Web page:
From the Introduction:
The following diary has a value, in that it records the daily experience of the men who followed our distinguished leaders, and gives the impressions made upon the mind of an intelligent young soldier as he discharged his daily duty.
What is here written was chiefly for my own satisfaction, and in the hope that in coming years its perusal might give pleasure to my relatives and friends. Nothing was intended but a private journal, and no thought of publication was ever intended. It sees the light very unexpectedly. My object in furnishing it is neither ostentatious nor pecuniary, but simply to gratify others who have urged me to have it given a more permanent from. My comrades in the old "Army of the Valley," who followed the varying fortunes of General Early, and the unfortunate sufferers who were in prison with me during the last unhappy months of our valiant but vain struggle for independence, will excuse the numerous personal items so natural to a private diary. It was written while I was quite young - a mere boy; and the indulgent readers of these Papers will bear in mind that nothing was written for effect, but all in truth and sincerity, and at the time the events related were fresh in my memory. Style I could not study. My language is - "Warm from the heart, and faithful to its fires," the spontaneous utterances of a young soldier's thoughts. The fact that while writing I never dreamed of its ever being published may add to its interest. The pleasure of business engagements prevents my copying the diary, and my readers are indebted to the industry of my wife, who has kindly undertaken to prepare it in the proper form for publication.
Excerpt from the book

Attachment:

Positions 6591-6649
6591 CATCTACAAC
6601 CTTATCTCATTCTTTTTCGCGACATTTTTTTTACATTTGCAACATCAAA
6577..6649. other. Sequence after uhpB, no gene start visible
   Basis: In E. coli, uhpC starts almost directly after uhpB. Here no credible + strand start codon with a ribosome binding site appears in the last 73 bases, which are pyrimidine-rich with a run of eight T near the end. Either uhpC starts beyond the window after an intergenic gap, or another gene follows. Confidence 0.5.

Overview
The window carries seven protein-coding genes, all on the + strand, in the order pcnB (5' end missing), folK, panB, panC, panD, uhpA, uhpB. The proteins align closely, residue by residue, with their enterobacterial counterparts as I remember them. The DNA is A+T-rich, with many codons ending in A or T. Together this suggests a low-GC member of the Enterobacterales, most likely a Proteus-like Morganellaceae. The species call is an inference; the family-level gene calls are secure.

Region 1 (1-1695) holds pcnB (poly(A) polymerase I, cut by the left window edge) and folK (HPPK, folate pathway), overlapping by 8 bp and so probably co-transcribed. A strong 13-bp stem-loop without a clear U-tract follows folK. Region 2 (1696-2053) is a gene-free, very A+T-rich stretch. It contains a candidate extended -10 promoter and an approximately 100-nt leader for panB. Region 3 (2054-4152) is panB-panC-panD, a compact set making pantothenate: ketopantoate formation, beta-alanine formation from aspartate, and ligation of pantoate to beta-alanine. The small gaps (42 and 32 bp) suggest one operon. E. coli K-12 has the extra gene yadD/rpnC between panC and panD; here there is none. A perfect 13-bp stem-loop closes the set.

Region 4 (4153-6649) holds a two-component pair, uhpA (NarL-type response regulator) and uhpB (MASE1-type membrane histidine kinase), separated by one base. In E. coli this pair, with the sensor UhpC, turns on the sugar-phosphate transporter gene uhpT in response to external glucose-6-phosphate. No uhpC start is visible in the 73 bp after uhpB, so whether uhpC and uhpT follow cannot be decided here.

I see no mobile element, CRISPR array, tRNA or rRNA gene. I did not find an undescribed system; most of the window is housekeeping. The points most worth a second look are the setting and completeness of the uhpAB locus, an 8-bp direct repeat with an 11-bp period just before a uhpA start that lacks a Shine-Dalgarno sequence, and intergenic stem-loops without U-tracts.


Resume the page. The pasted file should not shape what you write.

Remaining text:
Poor Dick Noble, from "Big Hungry," near Tuskegee, died a prisoner at Elmira. He was a faithful fellow. A kind letter was received, too, from Mr. J. W. Fellows, of Manchester, New Hampshire, who, with Professor William Johns, prepared me for college at Brownwood Institute, La Grange, Georgia, in 1859. He is now practicing law, and is an uncompromising Democrat. He has lived among the Southern people, formed friendships there, and understands their peculiar institution-slavery. His letter is very kind and full of sympathy, and he offers to aid me. Alfred Parkins, of Winchester, a prisoner in the "Bull Pen," as the quarters of the privates is designated, came to see Lieutenant Arrington, having as a guard over him a coal-black, brutal-looking negro soldier, an escaped "contraband," as Beast Butler styles the stolen and refugee slaves from the South. Parkins says there is great destitution and suffering in the "Pen," their food is insufficient, many are in rags and without blankets, and very little wood is furnished for fires. He says that several of the negro soldiers guarding them were once slaves of some of the prisoners, and have been recognized as such. Some of them are still respectful, and call their young owners "master," and declare they were forced to enlist. A majority of them, however, inflated by their so-called freedom, are very insolent and overbearing. They frequently fire into the midst of the prisoners, upon the slightest provocation. One negro sentinel, a few days ago, shot a prisoner as he walked slowly and faithfully from sheer debility away from the foul sinks to his tent, simply because he did not and could not obey his imperative order to "move on faster dar." Instead of being court-martialed and punished from the wanton murder, the villain was seen a few days afterwards exulting in his promotion to a corporalcy, and posting a relief-guard. This employment of former slaves to guard their masters is intended to insult and degrade the latter. Such petty malice and cowardly vengeance could originate only in ignoble minds. No generous heart could have ever devised or sanctioned such contemptible meanness and littleness. Parkins showed us some very amusing caricatures, or cartoons, depicting the humorous side of prison life.
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